Scam Victims who Wired Money through Western Union can Request Restitution
If you or a loved one were the victim of a scam that involved sending money through Western Union, you may be able to get some of your money back.
On January 19, 2017, Western Union admitted that it had violated The Bank Secrecy Act and anti-fraud statutes by processing hundreds of thousands of transactions for Western Union agents and others involved in an international consumer fraud scheme. As part of the scheme, scammers contacted victims and falsely posed as family members in need, or promised prizes or job opportunities. The fraudsters directed the victims to send money through Western Union to help their relative or claim their prize.
If you believe you were a victim of the fraud described above and you made a wire transfer through Western Union between January 1, 2004 and January 19, 2017, you may be able to get some of your money back.
In order to request a payment, you must submit a Claim Form along with any available supporting documentation. You should upload – or send copies of – all receipts or transfer send forms you have. Give as many details as you can remember about the transfer. If you don’t have documentation, you can still complete the form – just give as much information as you have.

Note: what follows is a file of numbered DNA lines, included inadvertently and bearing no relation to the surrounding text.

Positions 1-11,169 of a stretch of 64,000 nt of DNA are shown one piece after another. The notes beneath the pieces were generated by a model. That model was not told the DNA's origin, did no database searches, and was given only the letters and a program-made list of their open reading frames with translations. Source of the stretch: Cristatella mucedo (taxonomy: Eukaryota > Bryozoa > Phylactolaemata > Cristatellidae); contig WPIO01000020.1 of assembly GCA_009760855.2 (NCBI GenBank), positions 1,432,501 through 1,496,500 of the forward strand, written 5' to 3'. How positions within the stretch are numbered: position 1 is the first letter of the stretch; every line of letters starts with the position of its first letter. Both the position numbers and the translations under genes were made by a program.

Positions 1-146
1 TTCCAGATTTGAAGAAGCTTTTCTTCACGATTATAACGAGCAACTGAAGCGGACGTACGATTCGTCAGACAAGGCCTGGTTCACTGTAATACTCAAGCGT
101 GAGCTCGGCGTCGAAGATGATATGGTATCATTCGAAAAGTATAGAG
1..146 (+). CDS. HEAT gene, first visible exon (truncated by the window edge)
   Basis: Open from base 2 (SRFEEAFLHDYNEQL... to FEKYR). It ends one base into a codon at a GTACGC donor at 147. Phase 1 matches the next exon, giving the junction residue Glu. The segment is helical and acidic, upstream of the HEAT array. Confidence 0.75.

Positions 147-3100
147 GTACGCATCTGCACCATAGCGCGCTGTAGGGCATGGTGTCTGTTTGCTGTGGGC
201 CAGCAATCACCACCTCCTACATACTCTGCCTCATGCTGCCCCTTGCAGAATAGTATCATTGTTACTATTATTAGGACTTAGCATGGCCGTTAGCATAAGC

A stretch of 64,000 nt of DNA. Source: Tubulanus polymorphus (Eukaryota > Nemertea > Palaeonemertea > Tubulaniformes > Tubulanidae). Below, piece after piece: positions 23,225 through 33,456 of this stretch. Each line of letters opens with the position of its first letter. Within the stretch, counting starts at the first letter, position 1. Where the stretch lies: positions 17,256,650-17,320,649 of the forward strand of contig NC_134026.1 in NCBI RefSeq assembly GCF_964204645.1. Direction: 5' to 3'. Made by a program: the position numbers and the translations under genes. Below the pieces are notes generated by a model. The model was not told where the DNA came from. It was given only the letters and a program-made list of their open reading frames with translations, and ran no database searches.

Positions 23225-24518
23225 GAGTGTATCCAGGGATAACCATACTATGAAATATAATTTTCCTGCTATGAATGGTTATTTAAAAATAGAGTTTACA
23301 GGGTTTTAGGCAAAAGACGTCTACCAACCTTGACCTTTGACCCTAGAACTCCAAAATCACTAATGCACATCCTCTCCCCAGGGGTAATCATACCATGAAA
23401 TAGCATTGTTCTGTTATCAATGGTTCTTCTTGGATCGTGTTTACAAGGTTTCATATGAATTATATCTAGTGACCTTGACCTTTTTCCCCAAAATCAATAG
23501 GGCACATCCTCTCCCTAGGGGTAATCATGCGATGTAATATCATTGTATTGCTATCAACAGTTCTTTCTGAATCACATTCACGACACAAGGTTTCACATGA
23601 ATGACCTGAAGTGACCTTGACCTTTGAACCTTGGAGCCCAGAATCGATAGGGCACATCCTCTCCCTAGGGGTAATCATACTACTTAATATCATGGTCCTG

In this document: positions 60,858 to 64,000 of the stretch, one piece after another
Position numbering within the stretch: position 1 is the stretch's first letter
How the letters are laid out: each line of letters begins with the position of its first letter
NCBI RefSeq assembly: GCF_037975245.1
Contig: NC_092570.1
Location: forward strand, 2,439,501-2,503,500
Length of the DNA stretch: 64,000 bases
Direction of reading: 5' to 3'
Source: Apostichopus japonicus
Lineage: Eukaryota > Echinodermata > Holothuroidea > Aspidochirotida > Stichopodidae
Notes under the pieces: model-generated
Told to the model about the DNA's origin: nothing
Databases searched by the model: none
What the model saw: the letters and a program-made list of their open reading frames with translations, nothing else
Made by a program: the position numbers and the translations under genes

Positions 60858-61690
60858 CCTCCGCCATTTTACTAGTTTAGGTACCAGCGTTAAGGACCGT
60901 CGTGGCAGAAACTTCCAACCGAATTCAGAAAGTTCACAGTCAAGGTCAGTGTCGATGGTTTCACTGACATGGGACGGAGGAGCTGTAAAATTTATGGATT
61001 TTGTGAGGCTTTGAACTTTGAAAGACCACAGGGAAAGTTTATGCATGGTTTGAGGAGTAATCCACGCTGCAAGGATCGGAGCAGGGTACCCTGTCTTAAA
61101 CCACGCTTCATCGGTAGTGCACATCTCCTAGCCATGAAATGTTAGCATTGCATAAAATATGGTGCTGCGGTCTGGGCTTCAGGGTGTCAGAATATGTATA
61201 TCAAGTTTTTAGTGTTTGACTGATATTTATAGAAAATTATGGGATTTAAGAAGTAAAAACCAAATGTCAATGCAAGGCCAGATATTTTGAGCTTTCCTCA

A) If you already reported your fraud loss to Western Union, the FTC, or another agency, you might get a claim form in the mail. Over 500,000 petitions have been mailed to identified victims. The claim form can be filed online or by mail, using the Claim ID and Pin included on the letter.
B) If you didn’t already report your loss, or you don't get a claim form in the mail, go online to file your claim. Start at www.FTC.gov/WU to get to the claims website. If you do not have receipts, check credit card statements or bank records to see if the number is either of those places.
If you have questions, please call our Elder Rights Center at 561-684-5885 x59230